London Life

Can I help you?

I’ve recently come to dread it. Walking into the reception of an office building, I mean. Because between me and my ultimate goal – usually a meeting of some description – lies the receptionist. And lately, I’ve noticed how they seem to provide anything but a reception for visitors.

Based on my experiences, I’ve divided them into several species.

First, you have the gatekeepers. These are usually severe, power-dressed women and tend to be located in blue-chip corporate environments. Their role seems to be mostly about degrading every visitor that has the misfortune to approach their desk. With a frosty “Can I help you?”, delivered in a tone that seems to suggest they have neither the inclination nor ability to do so, these receptionists establish their pecking order in the vast scheme of things by taking a full medical history and DNA sample, while preventing you from entering the building until they phone someone else and announce “You have a visitor”.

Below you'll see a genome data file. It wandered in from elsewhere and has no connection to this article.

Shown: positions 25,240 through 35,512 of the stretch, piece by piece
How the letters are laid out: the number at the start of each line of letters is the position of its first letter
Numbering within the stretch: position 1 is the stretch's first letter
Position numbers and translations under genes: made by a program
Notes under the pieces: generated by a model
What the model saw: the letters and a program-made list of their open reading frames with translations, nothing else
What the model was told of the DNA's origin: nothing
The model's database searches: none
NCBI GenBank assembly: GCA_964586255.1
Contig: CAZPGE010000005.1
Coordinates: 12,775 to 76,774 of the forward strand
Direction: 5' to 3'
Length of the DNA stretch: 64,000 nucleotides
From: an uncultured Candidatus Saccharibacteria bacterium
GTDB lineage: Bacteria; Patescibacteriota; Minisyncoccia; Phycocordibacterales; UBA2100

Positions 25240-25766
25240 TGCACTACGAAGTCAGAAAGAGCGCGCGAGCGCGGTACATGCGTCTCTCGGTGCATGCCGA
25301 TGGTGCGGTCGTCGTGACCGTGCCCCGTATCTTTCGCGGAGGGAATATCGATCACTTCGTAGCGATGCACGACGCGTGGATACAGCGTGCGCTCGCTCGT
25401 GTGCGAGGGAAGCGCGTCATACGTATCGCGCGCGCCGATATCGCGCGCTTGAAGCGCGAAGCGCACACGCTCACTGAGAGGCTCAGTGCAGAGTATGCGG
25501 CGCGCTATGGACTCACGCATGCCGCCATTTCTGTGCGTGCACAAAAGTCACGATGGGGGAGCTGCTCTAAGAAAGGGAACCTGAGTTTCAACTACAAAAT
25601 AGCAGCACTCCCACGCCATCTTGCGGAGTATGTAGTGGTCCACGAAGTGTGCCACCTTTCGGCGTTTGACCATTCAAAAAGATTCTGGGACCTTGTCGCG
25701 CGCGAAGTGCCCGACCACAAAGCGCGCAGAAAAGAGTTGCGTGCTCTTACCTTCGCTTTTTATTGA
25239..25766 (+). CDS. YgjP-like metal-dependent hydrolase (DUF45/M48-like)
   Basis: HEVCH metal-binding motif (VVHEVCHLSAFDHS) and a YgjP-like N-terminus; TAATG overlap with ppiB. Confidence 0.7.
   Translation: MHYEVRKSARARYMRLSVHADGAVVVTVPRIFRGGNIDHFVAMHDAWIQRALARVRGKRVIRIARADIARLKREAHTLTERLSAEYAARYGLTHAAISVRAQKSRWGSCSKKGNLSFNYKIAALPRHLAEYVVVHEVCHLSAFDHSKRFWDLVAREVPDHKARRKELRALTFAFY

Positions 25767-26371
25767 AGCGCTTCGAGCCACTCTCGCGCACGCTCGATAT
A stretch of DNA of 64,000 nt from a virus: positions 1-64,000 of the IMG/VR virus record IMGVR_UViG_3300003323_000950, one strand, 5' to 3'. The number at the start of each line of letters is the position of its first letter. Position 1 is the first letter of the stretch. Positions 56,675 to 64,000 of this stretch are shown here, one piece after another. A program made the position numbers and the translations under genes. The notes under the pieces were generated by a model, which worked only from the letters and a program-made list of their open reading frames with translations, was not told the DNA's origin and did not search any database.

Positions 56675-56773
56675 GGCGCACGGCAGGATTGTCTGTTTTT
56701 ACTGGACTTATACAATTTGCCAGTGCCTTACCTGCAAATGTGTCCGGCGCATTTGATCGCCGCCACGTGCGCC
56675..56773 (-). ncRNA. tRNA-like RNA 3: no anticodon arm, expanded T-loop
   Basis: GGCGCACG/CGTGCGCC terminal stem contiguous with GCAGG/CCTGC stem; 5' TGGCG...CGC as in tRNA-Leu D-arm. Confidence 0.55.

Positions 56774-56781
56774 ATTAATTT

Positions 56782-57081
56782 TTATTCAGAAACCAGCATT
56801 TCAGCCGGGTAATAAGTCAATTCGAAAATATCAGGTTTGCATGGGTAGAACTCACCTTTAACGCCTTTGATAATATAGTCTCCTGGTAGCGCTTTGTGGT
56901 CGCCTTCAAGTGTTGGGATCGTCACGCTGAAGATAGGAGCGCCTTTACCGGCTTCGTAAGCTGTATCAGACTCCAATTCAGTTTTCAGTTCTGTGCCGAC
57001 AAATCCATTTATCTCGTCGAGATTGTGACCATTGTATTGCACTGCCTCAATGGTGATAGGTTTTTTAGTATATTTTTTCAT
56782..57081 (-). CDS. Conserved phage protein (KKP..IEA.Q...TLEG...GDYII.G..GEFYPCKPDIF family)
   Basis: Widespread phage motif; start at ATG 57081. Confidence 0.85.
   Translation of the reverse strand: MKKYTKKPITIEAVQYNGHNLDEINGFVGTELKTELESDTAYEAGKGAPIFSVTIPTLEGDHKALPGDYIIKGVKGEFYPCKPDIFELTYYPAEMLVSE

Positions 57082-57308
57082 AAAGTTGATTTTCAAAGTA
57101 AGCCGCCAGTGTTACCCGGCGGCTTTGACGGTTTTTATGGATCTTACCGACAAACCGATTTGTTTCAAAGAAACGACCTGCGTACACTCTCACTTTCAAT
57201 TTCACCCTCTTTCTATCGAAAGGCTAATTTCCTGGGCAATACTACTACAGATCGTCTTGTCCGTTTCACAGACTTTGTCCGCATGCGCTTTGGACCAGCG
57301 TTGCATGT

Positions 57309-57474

They then direct you through another door, where you are met by another receptionist at a slightly smaller desk, who begins the information-suck all over again, collecting a family history , voting intentions in the event of a snap election and estimation of your sexual proclivities, before directing you to an uncomfortable couch. From their desk, they observe you keenly until your are met and escorted to your meeting. They studiously ignore you on your way out.

Then, there are the unfortunates. Usually male, uniformed in their early twenties, these are actually a cross-breed of receptionist and security guard, failing to fulfill the function of either. As you approach the reception desk, they look up and as you make eye contact, you can see the sheer blind panic spread across their face. Because they don’t know what to do. They don’t know how to sign anyone into the building. They don’t know how to use the NASA-issue phone to seek help from anyone else. They’re just covering for “Dave” and he’s at lunch. And they sure as hell haven’t heard of the person with whom you’re hoping to have a meeting.